Message from the Dean

Adam Dodek

I am extremely proud to lead the students, scholars, staff and alumni that make up the uOttawa Common Law community. For over 60 years, the Common Law Section at the University of Ottawa’s Faculty of Law has been at the forefront of legal education and research in Canada. As Common Law’s dean, it is my intention to continue to foster uOttawa Law’s leading national and international reputation, our innovative approach to teaching and research, and our institutional commitment to social justice.

Located in the heart of downtown Ottawa, within walking distance of Parliament Hill and the Supreme Court of Canada, the University of Ottawa provides the best opportunity in the world to study Canada’s legal systems in English or in French. We are located on unceded Algonquin territory and we recognize and are actively engaged in the project of reconciliation.

We have a strong bond with the legal community in Ottawa and a special relationship with the Supreme Court of Canada. Our students have unparalleled access and interaction to the highest judges in the land. Since 2004, we have welcomed every new Supreme Court Justice into our community at the Faculty of Law. We hosted the questioning of Justice Malcolm Rowe in 2016 and interim Dean François Larocque moderated the questioning of Justice Sheilah Martin in 2017.  Our students had the privilege of attending these and many more events. This is only one example of The uOttawa Advantage.

We are national and global leaders in multiple fields, including Aboriginal and Indigenous Law, Dispute Resolution, Environmental Law, Health Law, Immigration and Refugee Law, International Trade, Business and Human Rights Law, Law and Technology, Public Law and Social Justice. We house the Centre for Law, Technology and Society, the Centre for Health Law, Policy and Ethics, the Centre for Environmental Law and Global Sustainability, the Refugee Hub and the Public Law Group. We are also home to the internationally renowned Human Rights Research and Education Centre.

Students at uOttawa Law have the opportunity to study and work with an incredible range of faculty experts, many of whom are renowned as leaders in their respective fields.   On any given day, members of our faculty may be seen testifying before a parliamentary committee, providing expert commentary in the media or contributing to public policy debates on the issues of the day. We are proud to have among our faculty three Canada Research Chairs, three University Research Chairs, three other Chairs and many recipients of prestigious awards including the Order of Canada, the Order of Ontario, the Law Society Medal and Fellows of the Royal Society of Canada.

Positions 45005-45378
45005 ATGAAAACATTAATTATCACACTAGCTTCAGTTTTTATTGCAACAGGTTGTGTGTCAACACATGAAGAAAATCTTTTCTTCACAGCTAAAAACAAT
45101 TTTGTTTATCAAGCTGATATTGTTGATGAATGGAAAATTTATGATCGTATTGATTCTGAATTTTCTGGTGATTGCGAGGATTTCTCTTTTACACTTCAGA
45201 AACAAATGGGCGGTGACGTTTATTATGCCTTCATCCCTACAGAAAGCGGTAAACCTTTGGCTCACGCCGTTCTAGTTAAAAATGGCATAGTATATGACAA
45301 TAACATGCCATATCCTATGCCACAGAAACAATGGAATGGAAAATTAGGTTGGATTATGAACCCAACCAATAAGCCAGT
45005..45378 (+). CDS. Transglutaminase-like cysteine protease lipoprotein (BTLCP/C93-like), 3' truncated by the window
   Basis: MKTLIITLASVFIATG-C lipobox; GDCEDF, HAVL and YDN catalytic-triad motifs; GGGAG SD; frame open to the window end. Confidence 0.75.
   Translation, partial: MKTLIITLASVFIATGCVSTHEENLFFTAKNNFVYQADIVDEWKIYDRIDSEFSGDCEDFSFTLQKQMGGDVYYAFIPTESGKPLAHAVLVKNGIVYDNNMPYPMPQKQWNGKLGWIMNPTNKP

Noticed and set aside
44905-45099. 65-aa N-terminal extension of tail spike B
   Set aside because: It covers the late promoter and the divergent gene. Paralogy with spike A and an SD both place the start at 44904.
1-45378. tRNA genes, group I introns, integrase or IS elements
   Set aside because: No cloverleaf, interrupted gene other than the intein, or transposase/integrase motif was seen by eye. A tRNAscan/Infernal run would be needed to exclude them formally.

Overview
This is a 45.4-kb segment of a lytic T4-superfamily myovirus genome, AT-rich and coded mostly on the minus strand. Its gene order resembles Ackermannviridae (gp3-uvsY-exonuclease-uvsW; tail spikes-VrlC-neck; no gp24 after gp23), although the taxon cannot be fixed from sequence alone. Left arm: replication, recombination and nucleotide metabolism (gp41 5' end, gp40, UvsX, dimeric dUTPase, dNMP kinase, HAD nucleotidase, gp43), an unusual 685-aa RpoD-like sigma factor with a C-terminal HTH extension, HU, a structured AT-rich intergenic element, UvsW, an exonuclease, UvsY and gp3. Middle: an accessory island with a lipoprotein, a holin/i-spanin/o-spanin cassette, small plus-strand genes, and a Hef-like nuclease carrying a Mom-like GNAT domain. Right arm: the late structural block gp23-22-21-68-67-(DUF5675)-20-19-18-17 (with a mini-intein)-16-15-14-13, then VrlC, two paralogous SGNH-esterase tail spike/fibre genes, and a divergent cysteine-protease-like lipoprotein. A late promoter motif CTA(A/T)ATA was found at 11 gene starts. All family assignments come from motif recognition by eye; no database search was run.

Students can also take advantage of a wide variety of experiential learning opportunities, ranging from an expanded selection of internship placements, to valuable work experience at one of the Faculty’s three student-run legal clinics:  the University of Ottawa Community Legal Clinic, which deals with criminal and civil matters; the Samuelson-Glushko Canadian Internet Policy and Public Interest Clinic (CIPPIC), which deals with public interest disputes involving technology issues; and the uOttawa-Ecojustice Environmental Law Clinic, which engages in environmental policy litigation.

Moreover, the National Capital offers countless work-study opportunities where students can earn academic credit and experience in placements with the government, courts, tribunals and industry sectors. Our undergraduate and graduate programs are designed to inspire our students to excel and to contribute meaningfully to their societies. We are educating tomorrow’s leaders in law and beyond.

Our alumni work as lawyers in private and public practice, but law has always been a valued education beyond the legal world and this will only increase in the future.   We will see more of our graduates working in business, governments, tech, international organizations and the not-for-profit sector.  They include Supreme Court judges, cabinet ministers, premiers, activists, senior public servants, entrepreneurs, business leaders, leaders of the bar, Stanley Cup champions, community leaders and indigenous leaders.  You can consult the members of the Common Law Honour Society to see some of these leaders.  The thread uniting these graduates is leadership.

At the Common Law Faculty, we are building a community for life.


Adam Dodek, LSM

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